African artists, youth unite in pledge for peace

A pledge to end all forms of violence and set in motion a grassroots civil society campaign to promote peace was launched today by a coalition of community activists, artists, victims of war, academics, business leaders and African youth.

Emmanuel Jal, a spokesperson for the coalition and a prominent peace campaigner, said: “We are losing the battle to end hostilities. Ours is a call to action. We have come together from different backgrounds and different nations to create a positive, global awakening, responding to the AU’s call for pledges for peace.

“We need every African citizen galvanised to make peace a reality and to rid the continent of war and civil unrest. Peace is you.”

The centerpiece of the coalition’s appeal is a short animation endorsed by the African Union Commission called ‘My Pledge for Peace’, narrated by Nigerian actor Folu Storms, Grammy-nominated singer Niniola, South African musician Zoë Modiga and Emmanuel Jal inviting all Africans to show their commitment to peace with a hand gesture and a pledge (#MyPledgeforPeace).

The launch coincides with the conclusion of the African Union heads of state summit this weekend to review progress towards “Silencing the Guns by 2020: Creating Conducive Conditions for Africa’s Development”.

African heads of state at the 14th Extraordinary Session of the Assembly on Silencing the Guns unanimously agreed to extend the initiative’s efforts to end hostilities for another ten years. They stressed the importance of involving grassroots organisations and African citizens in tackling the root causes of conflict.

Terrorism, conflict and crisis have proliferated in 2020, despite calls from AU and UN leaders for a global ceasefire. The combined effects have been devastating for the most vulnerable, including refugees, internally displaced persons, returnees and migrants, as well as youth, women, children and the elderly.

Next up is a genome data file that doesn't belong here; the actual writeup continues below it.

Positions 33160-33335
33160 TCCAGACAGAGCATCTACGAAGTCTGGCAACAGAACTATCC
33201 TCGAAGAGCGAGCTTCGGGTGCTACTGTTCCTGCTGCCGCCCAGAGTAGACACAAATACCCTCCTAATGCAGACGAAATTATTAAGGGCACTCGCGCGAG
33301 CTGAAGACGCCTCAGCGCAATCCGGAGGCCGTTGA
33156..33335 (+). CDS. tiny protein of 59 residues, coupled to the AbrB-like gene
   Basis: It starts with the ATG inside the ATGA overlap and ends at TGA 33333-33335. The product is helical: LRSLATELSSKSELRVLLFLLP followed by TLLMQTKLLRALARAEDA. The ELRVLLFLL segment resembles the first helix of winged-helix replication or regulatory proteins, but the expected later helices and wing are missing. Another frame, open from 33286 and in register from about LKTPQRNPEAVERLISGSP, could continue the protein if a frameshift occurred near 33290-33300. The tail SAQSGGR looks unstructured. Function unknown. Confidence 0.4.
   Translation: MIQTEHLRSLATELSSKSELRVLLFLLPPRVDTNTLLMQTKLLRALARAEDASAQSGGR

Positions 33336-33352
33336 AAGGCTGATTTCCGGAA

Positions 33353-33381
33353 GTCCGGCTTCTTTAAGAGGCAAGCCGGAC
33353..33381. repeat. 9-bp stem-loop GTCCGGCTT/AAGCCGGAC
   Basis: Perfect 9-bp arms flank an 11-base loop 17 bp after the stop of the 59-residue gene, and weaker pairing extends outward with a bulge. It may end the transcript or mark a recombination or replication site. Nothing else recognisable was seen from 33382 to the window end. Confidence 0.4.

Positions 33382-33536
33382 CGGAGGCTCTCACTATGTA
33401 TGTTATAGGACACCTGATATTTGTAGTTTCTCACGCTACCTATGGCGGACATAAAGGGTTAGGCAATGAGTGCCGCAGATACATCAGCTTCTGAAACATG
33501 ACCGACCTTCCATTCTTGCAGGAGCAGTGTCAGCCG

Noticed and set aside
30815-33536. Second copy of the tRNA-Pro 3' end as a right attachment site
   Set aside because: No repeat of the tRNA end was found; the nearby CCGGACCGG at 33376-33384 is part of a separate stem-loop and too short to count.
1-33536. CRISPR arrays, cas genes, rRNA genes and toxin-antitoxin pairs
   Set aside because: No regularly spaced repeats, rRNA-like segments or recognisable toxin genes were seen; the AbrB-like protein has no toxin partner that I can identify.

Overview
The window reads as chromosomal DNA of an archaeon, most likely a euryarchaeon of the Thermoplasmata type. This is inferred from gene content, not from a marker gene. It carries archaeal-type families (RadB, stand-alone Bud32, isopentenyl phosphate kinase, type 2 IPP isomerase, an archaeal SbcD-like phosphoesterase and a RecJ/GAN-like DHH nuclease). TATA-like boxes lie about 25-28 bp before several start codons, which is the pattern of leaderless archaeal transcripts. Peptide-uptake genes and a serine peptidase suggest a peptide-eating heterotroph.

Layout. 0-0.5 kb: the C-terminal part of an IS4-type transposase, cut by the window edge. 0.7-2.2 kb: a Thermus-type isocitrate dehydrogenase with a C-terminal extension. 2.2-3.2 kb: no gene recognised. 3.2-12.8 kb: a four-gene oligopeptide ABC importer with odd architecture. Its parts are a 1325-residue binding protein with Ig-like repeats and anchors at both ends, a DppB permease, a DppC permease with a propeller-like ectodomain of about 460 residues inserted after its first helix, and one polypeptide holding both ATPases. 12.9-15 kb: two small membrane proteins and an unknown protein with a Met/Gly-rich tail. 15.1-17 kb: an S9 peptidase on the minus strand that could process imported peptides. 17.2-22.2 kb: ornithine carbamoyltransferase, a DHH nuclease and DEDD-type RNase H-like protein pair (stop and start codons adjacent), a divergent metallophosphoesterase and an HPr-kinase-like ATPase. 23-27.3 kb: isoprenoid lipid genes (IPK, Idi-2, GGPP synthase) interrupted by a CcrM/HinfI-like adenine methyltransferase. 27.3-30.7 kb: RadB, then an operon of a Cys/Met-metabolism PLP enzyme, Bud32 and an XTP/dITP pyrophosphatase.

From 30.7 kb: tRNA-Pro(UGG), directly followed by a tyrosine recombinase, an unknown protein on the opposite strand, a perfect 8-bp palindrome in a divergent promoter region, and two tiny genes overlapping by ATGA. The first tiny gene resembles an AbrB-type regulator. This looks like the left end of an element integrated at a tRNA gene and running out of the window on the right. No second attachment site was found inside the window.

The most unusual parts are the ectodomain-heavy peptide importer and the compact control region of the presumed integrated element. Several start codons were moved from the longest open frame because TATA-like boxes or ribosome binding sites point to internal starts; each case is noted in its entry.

Folu Storms said “There are many complex and interdependent challenges to achieving peace, but every conflict resolution starts with a conversation. And today we are having that conversation and galvanising citizens to make a commitment to actualising the AU’s vision of a conflict-free continent.”

Zoë Modiga, a celebrated South African musician, said “Many debates around improving the human condition have surged as a result of the COVID-19 pandemic this year. We have seen acts of violence across the continent and witnessed the effects of systemic oppression, a global conversation with practical solutions is the highest priority now.”

Niniola, added: “The challenges confronting our continent today require us to work together. While our differences are what make us human, it’s only by working together that we can draw sufficient strength to heal what we have harmed and to mend what we have broken.”

African Union Youth Ambassador for Peace, Karabo Mokgonyana said: “All it takes for evil to flourish is for good people to do nothing. It’s time for us to make our voices heard and to make our actions count. It’s time for us all to make a commitment to peace and dialogue, and to silence the guns.”